I am very firm in my belief that, except in extreme situations, grandparents are not free babysitters and should not be expected to be "extra help". They should be valued as people who are plain fun to be around, will help out if they are so inclined, and have earned the chance to live their own lives. Does my mom and MIL help out? Sure, if they WANT to. But I would never expect it, and I have long given up comparing how much they "help" me with how much they help other family members. It's just a bad place to be.

So while we maybe see Nana about 1/4 as often as the other grandkids, and while she spends almost zero money on DS, it's becuase we don't need her to to help out like my brothers-in-law do. And we certainly don't judge her based on her behavior. Life is sort and she won't be here forever, so we make the best with what we have. When we do happen to see Nana, we take it for what it is and make the best of it. There is no pretense of "fairness" around here. It's not "fair" and it's not supposed to be. My son is not loved any less than the other kids, and that's what it comes down to.

Once I accepted this, my relationship with my MIL improved dramatically and *magically* she started coming around more often.

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#73 of 186 Old 07-26-2010, 04:21 PM
 
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I guess I am sort of confused why you want her to spend equal money and time on your kid as she does the others if the way she spends her money and time is totally in opposition to how you want to raise your kid.

Do you think she should just write you a check for his college fund to the exact amount she spends on those kids? And if you have another kid, should that child get back payments? I'm being silly obviously, but I do think your expectations of HER to be fair is not being fair to HER.

She doesn't want to spend money and time with your family, because she doesn't like spending time there. It is a chore. Taking care of kids in a TV household is easier than taking care of kids who like museums and long walks. Shopping for kids in a TV house is easier, because you just have to take a stab at what the newest popular toy or show is based on the commercials. She doesn't know how to function as a grandma in your household.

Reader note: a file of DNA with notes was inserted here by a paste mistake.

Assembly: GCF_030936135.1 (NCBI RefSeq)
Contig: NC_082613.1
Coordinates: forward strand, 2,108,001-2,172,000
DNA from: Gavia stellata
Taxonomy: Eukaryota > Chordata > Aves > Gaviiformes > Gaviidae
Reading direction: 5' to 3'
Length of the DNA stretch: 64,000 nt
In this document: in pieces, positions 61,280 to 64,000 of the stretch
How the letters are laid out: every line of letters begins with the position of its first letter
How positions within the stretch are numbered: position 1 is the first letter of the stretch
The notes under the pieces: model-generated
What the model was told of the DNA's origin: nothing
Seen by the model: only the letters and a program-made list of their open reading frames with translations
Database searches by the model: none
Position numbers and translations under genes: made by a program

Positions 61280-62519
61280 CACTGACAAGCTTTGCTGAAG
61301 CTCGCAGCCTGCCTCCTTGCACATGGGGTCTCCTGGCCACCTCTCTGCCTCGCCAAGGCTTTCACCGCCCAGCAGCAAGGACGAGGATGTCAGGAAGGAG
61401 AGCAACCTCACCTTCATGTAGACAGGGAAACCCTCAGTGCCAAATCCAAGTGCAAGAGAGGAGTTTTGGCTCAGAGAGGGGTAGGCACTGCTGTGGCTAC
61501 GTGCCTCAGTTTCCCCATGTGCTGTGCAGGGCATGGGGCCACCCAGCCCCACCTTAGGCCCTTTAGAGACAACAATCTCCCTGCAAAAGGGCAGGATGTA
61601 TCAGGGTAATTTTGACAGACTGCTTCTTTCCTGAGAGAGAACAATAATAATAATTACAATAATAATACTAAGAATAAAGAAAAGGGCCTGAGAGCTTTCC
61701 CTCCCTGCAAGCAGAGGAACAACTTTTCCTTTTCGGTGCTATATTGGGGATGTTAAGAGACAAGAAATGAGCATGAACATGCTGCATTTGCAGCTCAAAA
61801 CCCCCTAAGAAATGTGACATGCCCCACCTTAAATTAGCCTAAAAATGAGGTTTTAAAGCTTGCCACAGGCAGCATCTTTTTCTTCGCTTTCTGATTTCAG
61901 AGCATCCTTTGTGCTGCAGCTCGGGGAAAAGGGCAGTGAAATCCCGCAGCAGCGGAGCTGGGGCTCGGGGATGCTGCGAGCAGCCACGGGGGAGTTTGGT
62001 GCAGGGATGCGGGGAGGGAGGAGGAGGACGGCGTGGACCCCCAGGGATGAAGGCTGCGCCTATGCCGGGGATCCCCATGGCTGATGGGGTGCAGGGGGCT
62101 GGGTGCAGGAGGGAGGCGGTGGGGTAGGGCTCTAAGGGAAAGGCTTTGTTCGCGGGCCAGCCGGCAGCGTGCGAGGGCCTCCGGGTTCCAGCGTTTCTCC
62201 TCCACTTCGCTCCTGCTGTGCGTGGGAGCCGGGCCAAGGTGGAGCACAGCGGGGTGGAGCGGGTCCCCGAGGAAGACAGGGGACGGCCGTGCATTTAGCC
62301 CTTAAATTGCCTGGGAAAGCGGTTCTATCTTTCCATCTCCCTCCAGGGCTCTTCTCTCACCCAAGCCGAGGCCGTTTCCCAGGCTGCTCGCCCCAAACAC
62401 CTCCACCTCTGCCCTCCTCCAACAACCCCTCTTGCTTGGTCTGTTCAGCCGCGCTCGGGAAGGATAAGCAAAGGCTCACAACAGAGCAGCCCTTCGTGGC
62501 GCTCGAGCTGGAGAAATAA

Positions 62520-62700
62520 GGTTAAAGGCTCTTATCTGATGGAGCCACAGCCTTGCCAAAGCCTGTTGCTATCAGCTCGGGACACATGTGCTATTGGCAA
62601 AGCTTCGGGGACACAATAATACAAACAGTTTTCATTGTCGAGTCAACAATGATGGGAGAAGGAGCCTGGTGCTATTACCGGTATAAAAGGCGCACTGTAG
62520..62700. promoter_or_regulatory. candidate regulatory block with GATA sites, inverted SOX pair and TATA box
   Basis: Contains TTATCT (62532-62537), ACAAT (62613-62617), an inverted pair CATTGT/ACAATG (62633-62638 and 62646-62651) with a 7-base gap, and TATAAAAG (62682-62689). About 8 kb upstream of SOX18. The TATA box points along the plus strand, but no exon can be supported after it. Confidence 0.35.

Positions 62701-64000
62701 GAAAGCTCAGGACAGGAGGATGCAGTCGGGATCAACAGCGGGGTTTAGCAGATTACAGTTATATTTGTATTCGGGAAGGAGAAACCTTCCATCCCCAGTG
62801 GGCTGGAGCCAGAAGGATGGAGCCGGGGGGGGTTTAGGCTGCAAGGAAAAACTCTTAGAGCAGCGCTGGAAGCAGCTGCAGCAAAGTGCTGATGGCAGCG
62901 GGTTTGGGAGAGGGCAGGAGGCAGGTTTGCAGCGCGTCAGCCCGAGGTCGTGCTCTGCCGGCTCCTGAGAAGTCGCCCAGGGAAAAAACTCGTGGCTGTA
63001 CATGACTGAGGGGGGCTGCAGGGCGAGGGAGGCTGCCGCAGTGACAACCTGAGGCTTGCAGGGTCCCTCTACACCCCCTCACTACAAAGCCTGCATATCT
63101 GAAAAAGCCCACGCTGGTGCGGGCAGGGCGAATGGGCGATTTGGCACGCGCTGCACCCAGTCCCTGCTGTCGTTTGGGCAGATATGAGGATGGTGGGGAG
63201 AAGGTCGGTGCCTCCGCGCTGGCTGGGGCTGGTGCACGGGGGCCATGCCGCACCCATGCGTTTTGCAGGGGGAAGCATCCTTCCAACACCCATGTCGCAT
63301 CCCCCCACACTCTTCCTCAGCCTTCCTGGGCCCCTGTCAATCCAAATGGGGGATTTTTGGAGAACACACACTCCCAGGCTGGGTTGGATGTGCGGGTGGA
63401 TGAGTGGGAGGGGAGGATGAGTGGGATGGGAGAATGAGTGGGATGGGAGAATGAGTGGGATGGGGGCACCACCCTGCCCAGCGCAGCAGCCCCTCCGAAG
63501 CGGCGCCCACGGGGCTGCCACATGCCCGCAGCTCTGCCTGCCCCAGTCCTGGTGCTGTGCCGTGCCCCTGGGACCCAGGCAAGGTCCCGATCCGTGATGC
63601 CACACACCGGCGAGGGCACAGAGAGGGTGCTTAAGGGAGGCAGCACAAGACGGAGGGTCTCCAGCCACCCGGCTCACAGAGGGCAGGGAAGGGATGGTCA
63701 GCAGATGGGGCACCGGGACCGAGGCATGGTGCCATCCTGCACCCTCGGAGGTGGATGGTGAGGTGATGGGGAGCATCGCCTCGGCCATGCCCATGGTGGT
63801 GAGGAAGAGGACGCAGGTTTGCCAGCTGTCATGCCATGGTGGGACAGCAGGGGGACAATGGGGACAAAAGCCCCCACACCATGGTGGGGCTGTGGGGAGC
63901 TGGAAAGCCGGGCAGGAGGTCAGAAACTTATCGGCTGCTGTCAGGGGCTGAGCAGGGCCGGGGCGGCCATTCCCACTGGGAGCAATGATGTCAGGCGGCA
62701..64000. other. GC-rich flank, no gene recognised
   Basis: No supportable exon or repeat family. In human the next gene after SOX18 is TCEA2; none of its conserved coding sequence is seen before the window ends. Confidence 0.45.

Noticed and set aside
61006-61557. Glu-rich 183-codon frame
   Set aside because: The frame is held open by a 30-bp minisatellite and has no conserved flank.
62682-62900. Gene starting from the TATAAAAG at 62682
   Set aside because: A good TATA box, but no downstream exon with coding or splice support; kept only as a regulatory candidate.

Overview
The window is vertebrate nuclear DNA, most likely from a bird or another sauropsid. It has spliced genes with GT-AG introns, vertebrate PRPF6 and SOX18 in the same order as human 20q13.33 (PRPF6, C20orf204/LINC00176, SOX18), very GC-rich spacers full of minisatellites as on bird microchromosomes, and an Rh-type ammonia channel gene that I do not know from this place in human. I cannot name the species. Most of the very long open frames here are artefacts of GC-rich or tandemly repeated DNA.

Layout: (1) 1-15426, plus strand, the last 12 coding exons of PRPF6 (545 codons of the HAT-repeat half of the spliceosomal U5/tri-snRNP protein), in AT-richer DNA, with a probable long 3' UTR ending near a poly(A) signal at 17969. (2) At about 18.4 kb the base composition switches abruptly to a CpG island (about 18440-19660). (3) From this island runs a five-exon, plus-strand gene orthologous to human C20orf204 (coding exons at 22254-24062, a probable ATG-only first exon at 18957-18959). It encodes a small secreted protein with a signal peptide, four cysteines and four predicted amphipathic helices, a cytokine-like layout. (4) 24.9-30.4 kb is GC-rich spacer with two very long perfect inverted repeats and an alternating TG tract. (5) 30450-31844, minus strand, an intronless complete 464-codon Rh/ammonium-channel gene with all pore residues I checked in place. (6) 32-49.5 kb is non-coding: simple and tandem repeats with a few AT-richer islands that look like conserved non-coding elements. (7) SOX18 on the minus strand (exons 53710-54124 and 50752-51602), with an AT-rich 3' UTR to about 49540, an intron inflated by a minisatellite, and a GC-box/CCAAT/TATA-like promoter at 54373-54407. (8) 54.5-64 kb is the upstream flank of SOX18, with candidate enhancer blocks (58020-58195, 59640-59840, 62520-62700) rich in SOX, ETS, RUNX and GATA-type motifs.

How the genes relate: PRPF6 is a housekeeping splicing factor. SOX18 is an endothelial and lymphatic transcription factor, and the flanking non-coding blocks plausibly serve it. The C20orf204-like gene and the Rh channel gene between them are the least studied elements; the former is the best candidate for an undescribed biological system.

I grew up with a grandma like that. It's really not that traumatic. I knew she was just not into our life-style. Once I realized who she was, I got over the petty hurt feelings of comparing my stationary set to my cousin's brand new stereo system. People don't really need good grandparents if their parents are awesome, and you sound like pretty awesome parents.

Furthermore, my cousins, with whom I am fairly close today, both knew full well they were pawns in the game of judgement that was happening with our fathers. Their father was the good son and my father was the good for nothing hippie. Guess what? Not a day went by they didn't wish they could come live with us. Their parents were distant, materilistic, authoritarian bullies. My dad was pretty strict but at least he talked to us and treated us like people and showed us the value of our brains and how not to squander that gift. My uncle taught his kids how to numb their feelings and doubts with consumerism, drugs and alcohol. I'm just saying.

Your MIL may be unfair and disinterested in seeing your POV, but it sounds to me like she is doing you a favor by keeping her distance. ETA: an equal share of vapid is still just vapid.

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#74 of 186 Old 07-26-2010, 05:47 PM
 
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Finished reading the thread. It sounds like with how mil feels about your side of the family, it wouldn't be good for you to have her there more often.